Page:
Cholly's daughter, Pecola, is the young girl who seeks the bluest eye, and Pecola, together with her friends Claudia (the narrator) and Frieda, is in many ways at the center of this troubling story. But Cholly's journey raises crucial questions about male identity, male violence, and family relationships, and once we reach that moment near the middle of the novel when Cholly is wandering in the wilderness after this shameful encounter with his father, a moment shortly before he meets Pauline, I can raise a series of questions around our CLTL table that keeps us talking for a long time:

Questions:

1. Can Cholly ever recover his manhood now?
2. Can Cholly ever love another family member, since he never seems to experience love from his own family?
3. Does Cholly care about Pauline, his wife?
4. Does he care about Pecola?

The CLTL program allows us to inquire about the difficult relationship between judgment and compassion, a relationship that helps define genuine justice in a democratic society. I think this novel too moves us in that direction.


The Bluest EyeThis is not a book report, I know.

In The Bluest Eye, Morrison took a different approach to the traditional white-versus-black racism.

In Morrison’s first novel, The Bluest Eye, instead of establishing a home where race does not matter—a home which she dreams of in her essay—she creates just the opposite (3).

Toni Morrison's Bluest Eye is a tragic narrative of how one black community loathes itself simply for not being white. Yet, even more tragic is the fact that an innocent little girl, Pecola, also comes to hate herself for not being white. She...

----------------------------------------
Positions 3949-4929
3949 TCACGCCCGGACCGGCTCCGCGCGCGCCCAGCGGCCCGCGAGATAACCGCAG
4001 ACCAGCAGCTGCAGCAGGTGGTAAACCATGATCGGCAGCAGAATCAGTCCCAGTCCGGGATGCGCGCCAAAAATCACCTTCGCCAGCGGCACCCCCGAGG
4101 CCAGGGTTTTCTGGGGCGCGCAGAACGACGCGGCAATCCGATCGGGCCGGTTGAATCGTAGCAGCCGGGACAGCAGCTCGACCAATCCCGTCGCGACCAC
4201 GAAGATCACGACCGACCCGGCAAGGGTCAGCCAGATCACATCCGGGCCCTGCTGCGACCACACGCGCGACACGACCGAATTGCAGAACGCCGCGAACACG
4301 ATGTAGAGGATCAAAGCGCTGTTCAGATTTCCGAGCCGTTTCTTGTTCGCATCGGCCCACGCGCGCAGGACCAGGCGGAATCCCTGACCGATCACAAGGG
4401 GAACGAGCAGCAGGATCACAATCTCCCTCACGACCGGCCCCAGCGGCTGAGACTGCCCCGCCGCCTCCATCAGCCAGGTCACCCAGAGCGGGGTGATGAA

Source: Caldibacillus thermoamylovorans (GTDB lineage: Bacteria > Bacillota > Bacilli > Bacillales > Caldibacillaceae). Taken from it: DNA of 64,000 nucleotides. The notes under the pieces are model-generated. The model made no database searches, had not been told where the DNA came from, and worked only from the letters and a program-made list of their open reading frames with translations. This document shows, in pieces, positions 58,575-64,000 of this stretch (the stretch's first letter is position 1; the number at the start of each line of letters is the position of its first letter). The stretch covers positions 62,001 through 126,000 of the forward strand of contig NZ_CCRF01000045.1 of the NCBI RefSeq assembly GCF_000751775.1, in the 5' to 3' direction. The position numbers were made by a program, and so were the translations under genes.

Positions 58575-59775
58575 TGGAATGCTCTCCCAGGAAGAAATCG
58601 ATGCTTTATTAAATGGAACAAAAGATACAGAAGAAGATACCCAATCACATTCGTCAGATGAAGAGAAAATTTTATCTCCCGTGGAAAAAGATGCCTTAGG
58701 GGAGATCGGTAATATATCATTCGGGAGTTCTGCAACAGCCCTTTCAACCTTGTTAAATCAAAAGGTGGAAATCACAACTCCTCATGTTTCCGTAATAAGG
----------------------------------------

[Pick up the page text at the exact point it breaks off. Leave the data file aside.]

Racism in in Toni Morrison's The Bluest Eye Essay

Her struggle to incorporate race without being racist starts with her novel The Bluest Eye.

In Toni Morrison’s novel The Bluest Eye, Morrison examines what the degradation of people, by society, can result in. She sets her story in Lorain, Ohio in the 1940’s, which is a society with white ideals and standards of beauty. Morrison...

In The Bluest Eye, Morrison distinguishes these divisions and their tensions through characters like Geraldine, Junior, and Maureen Peal, who represent the privileged division of black culture.

In “The Bluest Eye”, Pecola fantasizes about having blue eyes so that everyone can love her.
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Bluest Eye Essays - Racism in in Toni Morrison's The Bluest Eye

Judgments, fear, questions, and hate are all part of human nature and in Toni Morrison’s first novel The Bluest Eye, such knowledge is printed in plain black and white.

Racism in the Bluest Eye Essay - 751 Words | Cram

Undoubtedly, both authors explore the effects of racial stereotypes on blacks in a successful way.
here are my classmates’ responses that id like you to respond to:
Response 1: I will be comparing The Bluest Eye by Toni Morrison to Fitzgerald’s various short stories we have read throughout this class.

Racism in the Bluest Eye Essay - 752 Words - StudyMode

Morrison explains that when writing The Bluest Eye she “was interested in racism as a cause, consequence, and manifestation of individual and social psychosis” (“Home” 9).

Racism in Tony Morrison's The Bluest Eye essays

Are both authors similarly skeptical of patriarchal authority?
A comparison between the style/structure of different works (e.g., How does Fitzgerald’s use of multiple perspectives compare with what how Morrison tells the story of Pecola?)
A look at a text in terms of how it draws from or compares to earlier aesthetic movements (e.g., does The Bluest Eye seem to refute or endorse naturalism’s instance on environmental determinism?
Of course, these are just examples and I encourage you to come up with comparative approaches that you find compelling.
Here is my response:“The Bluest Eye” by Toni Morrison focuses on the difficult life of Pecola.

SparkNotes: The Bluest Eye: Study Questions & Essay …

In an attempt to break free from the racially influenced language that is so inevitable, Morrison uses characters (in places of words) in The Bluest Eye to enact this struggle—this inevitability—through realistic events and emotions that they each endure.